Open Cluster NGC 381

Gamma Cassiopeiae region
Gamma Cassiopeiae region: Star Gamma Cassiopeiae with nebulae IC 59, IC 63 and open cluster NGC 381. Section of DSS2 [147]

History

On 3 November 1787 William Herschel discovered open cluster NGC 381 (VII 64) and noted: «A forming cluster of pretty compressed stars. Caroline Herschel disc[overy] 1783». [464] Based on this comment, Caroline Herschel is often attributed with the discovery of NGC 381. But her description places the cluster west of Gamma Cas (and east of Kappa) forming an isosceles triangle, but NGC 381 follows Gamma. NGC 225 forms a flat isosceles triangle with the two stars and Wolfgang Steinicke argues this was the observed cluster. The same conclusion was reached in the August 2007 issue of Sky & Tel. [364]

Physical Properties

Revised+Historic NGC/IC Version 22/9, © 2022 Dr. Wolfgang Steinicke [277]
Designation NGC 381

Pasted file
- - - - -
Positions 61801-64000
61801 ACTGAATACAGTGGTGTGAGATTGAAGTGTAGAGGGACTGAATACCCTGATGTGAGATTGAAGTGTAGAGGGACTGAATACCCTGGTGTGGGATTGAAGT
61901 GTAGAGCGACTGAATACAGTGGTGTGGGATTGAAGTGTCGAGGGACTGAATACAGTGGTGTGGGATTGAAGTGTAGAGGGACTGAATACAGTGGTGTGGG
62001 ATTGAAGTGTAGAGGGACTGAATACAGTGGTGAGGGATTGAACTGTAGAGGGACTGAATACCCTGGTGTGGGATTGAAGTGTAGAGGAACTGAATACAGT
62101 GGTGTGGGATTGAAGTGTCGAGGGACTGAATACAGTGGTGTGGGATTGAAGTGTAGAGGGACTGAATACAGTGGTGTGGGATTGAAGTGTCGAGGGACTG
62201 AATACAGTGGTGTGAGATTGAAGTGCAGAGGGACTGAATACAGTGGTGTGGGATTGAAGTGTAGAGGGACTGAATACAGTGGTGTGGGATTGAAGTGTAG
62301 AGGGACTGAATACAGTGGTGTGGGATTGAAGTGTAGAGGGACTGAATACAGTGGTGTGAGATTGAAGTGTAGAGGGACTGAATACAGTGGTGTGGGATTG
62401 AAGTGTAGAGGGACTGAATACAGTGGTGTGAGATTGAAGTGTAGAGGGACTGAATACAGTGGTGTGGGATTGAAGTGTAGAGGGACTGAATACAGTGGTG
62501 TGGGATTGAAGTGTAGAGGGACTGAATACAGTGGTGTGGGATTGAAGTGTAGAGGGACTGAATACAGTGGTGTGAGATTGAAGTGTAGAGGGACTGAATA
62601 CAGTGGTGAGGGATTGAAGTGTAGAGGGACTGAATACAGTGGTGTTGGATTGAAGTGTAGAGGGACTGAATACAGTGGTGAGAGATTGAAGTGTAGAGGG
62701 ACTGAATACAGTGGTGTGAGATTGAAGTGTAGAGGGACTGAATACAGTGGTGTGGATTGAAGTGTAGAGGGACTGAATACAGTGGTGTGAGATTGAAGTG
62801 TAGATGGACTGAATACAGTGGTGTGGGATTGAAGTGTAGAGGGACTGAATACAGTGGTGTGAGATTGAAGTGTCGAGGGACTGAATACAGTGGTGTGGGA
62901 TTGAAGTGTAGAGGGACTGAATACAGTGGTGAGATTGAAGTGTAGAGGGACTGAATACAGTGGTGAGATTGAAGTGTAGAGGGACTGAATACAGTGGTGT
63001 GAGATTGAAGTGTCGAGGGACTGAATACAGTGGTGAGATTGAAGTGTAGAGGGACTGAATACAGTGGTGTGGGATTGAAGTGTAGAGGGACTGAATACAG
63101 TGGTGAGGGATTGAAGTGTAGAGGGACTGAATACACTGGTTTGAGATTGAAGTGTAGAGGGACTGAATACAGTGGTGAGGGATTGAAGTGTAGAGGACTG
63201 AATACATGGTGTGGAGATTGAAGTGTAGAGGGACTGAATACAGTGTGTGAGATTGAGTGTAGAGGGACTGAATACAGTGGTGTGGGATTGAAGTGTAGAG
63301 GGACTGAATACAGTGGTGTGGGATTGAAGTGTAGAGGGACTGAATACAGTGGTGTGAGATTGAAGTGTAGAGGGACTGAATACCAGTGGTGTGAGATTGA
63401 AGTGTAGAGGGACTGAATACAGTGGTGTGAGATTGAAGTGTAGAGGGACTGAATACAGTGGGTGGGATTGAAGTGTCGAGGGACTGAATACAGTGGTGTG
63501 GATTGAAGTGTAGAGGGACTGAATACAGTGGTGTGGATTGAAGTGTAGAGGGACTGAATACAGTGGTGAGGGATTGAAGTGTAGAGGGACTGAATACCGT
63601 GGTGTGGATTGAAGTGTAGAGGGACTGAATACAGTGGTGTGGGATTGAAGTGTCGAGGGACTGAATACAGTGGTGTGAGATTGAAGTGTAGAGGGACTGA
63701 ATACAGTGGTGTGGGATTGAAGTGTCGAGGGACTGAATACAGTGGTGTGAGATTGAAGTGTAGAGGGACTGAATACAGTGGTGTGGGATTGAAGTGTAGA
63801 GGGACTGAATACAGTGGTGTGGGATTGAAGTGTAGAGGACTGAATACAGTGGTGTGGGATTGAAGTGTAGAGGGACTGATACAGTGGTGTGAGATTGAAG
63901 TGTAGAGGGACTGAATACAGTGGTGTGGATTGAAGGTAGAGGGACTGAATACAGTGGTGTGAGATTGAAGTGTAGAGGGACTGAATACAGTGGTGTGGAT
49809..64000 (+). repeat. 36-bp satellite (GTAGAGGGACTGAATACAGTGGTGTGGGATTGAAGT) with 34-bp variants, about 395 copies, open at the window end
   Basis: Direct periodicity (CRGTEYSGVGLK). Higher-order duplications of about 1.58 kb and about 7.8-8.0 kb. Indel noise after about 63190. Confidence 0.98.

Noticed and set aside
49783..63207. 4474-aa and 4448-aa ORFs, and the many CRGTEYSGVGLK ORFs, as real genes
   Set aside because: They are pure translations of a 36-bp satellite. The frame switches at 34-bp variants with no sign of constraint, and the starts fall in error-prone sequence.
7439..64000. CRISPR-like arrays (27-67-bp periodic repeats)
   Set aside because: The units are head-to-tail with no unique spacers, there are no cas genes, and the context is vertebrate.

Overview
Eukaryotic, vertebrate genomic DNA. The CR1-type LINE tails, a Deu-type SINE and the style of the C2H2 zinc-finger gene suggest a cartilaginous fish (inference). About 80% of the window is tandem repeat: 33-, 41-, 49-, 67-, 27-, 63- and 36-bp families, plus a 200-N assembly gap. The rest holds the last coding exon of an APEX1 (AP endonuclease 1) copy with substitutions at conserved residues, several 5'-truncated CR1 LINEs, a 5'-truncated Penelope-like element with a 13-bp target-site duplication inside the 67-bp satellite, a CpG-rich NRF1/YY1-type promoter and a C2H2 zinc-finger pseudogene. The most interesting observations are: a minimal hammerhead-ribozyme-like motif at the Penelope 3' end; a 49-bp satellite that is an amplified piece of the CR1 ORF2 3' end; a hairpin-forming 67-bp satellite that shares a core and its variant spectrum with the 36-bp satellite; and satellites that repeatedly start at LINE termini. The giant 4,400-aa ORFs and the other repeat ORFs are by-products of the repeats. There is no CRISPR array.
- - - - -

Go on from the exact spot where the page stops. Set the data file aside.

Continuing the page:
Type OCL (III2p)
Right Ascension (J2000.0) 01h 08m 20.0s
Declination (J2000.0) +61° 35' 00"
Diameter 7 arcmin
Visual magnitude 9.3 mag
Metric Distance 1.058 kpc
Dreyer Description Cl, pC
Identification, Remarks WH VIII 64; GC 204; OCL 317

Finder Chart

The open cluster is located in the constellation Cassiopeia and is on 11 October in opposition to the Sun. From Switzerland they can best be seen in the months July to January.

Finder Chart Open Cluster NGC 381
Open Cluster NGC 381 in constellation Cassiopeia. Charts created using SkySafari 6 Pro and STScI Digitized Sky Survey. Limiting magnitudes: Constellation chart ~6.5 mag, DSS2 close-ups ~20 mag. [149, 160]

Objects Within a Radius of 15°

References